empire-of-illusion   My summer vacation reading was a sunny little book by Nick Turse called Kill Anything That Moves.  I finished the other book I was noshing on, the Age of American Unreason, just after returning from Kaslo and now I’ve started Chris Hedges book, the Empire of Illusion.  Turse’s book is a necessary read for anyone who wants to understand what war is all about; I’ll be posting quotes from it here soon, but a work of that calibre needs time to digest, to make sense of the crushing sorrow it brings about.

Hedges book is similar to Jacoby’s Age of Unreason, but takes a different tack focusing almost immediately on the present.   Hedges begins with a pro-wrestling story and broadens it to convey the idea that we are replacing substance and reality with flash and dramatic narrative (Check out the CBC Podcast on the Empire of Illusion):

[Plato’s Cave just before this…]

“We are chained to the flickering shadows of celebrity culture, the spectacle of the arena and the airwaves, the lies of advertising, the endless personal dramas, many of them completely fictional, that have become the staple of news, celebrity gossip, New Age mysticism, and pop psychology.  In the Image: A Guide to Pseudo-Events in America, Daniel Boorstin writes that in contemporary culture the fabricated, the inauthentic, and the theatrical have displaced the natural, the genuine, and the spontaneous, until reality itself has been converted into stagecraft.  Americans, he writes, increasingly live in a “world where fantasy is more real than reality,”  He warns:

    We risk being the first people in history to have been able to make their illusions so vivid, so persuasive, so “realistic” that they can live in them.  We are the most illusioned people on earth.  Yet we dare not become disillusioned, because your illusions are the very house in which we live; they are our news, our heroes, our adventure, our forms of art, our very experience.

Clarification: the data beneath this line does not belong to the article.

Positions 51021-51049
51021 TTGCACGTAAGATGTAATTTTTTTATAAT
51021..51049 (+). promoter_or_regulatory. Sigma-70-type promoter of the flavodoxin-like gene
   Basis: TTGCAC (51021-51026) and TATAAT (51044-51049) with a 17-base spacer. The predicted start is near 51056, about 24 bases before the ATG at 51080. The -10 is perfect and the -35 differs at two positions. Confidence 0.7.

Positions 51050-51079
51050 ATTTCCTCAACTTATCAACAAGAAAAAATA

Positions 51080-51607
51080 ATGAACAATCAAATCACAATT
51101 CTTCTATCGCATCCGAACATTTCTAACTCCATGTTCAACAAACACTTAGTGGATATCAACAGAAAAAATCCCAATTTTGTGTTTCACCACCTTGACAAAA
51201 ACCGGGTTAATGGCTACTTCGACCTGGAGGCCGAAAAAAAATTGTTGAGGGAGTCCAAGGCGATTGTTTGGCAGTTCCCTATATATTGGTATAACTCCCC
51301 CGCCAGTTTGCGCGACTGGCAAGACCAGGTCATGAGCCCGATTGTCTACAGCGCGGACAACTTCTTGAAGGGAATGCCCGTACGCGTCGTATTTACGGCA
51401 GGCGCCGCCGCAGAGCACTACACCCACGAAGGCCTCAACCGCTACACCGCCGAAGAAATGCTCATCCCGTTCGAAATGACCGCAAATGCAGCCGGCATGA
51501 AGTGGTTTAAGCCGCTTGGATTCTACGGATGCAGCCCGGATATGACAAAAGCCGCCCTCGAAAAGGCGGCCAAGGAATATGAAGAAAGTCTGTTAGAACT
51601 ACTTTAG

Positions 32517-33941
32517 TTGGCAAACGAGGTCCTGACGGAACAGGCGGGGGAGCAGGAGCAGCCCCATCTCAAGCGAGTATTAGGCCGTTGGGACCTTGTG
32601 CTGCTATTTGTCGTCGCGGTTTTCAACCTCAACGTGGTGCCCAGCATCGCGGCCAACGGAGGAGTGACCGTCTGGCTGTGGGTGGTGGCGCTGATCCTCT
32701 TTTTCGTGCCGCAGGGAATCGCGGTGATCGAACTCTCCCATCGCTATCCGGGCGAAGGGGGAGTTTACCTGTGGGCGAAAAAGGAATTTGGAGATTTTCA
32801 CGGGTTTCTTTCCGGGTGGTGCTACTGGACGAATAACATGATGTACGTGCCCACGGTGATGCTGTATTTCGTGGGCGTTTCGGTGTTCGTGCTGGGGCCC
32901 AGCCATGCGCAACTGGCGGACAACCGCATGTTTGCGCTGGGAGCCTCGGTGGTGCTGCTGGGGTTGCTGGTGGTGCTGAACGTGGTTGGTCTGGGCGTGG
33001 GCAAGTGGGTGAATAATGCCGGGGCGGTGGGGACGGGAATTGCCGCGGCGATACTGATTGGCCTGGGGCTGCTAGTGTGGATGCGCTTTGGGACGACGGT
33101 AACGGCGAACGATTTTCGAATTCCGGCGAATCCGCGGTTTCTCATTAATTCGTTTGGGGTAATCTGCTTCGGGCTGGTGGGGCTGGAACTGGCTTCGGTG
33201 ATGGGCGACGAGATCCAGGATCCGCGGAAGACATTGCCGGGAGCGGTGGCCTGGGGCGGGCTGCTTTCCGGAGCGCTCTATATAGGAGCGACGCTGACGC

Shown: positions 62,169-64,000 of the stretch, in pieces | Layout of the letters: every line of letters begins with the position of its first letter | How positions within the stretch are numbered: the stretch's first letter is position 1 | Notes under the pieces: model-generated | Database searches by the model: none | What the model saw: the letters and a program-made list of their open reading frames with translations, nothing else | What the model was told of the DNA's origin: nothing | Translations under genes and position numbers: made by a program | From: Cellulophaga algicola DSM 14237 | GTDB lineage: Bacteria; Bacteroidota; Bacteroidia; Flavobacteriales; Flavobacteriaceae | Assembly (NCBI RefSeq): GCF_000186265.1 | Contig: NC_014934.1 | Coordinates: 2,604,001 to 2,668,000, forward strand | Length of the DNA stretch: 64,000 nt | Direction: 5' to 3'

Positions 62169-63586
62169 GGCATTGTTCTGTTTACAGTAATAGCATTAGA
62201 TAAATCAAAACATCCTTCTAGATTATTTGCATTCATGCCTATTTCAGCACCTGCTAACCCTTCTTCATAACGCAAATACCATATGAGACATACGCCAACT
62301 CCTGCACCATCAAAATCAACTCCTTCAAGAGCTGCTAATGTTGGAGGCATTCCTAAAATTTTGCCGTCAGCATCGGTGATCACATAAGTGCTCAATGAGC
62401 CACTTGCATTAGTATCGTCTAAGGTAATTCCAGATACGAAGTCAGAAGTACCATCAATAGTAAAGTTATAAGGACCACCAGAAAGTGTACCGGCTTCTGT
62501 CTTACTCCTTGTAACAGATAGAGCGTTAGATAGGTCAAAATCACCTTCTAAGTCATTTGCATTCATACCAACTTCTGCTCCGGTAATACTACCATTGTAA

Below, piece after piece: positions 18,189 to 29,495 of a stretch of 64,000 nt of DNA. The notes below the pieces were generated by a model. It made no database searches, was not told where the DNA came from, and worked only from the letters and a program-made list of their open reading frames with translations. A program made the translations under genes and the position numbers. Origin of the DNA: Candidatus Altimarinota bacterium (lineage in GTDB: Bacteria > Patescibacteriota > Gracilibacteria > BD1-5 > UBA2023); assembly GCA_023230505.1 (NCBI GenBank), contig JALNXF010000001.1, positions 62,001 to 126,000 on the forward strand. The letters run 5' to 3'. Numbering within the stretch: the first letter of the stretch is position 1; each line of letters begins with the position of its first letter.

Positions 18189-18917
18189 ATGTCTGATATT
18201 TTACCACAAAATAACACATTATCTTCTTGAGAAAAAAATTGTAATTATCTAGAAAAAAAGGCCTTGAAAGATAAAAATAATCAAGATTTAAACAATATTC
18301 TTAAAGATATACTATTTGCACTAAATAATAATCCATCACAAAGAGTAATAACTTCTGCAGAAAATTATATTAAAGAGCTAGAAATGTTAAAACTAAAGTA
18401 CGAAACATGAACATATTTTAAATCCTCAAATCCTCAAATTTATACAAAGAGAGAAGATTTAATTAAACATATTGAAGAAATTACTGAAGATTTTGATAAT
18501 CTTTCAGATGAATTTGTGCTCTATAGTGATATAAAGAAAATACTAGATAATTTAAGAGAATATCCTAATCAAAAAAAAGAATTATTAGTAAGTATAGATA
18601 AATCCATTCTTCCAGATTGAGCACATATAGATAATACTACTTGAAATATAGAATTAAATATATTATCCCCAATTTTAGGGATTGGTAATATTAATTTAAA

Boorstin goes on to caution that

an image is something we have claim on.  It must serve our purposes.  Images are means.  If a corporation’s image of itself or a man’s image of himself is not useful, it is discarded.  Another may fit better.  The image is made to order, tailored to us.  An ideal, on the other hand, has a claim on us.  It does not serve us; we serve it.  If we have trouble striving towards [sic] it , we assume the matter is with us, and not with the ideal.

    Those who manipulate the shadows that dominate our lives are the agents, publicists, marketing departments, promoters, script writers, television and movie producers, advertisers, video technicians, photographers, bodyguards, wardrobe consultants, fitness trainers, pollsters, public announcers, and television news personalities that create the vast stage for illusion.  They are the puppet masters.  No one achieves celebrity status, no cultural illusion is swallowed as reality, without these armies of cultural enablers and intermediaries.  The sole object is to hold attention and satisfy an audience.  These techniques of theatre, as Boorstin notes, have leached into politics, religion, education, literature, news, commerce, warfare and crime.  The squalid dramas played out for fans in the wrestling ring mesh with the ongoing dramas on television, in movies, and in the news, where “real-life” stories, especially those involving celebrities, allow news reports to become mini-drams complete with a star, a villian, a supporting cast, a good-looking host, and a neat, if often unexpected, conclusion”. 

*boom*  The beginnings of understanding our manufactured culture in less than 600 words.  Enjoy.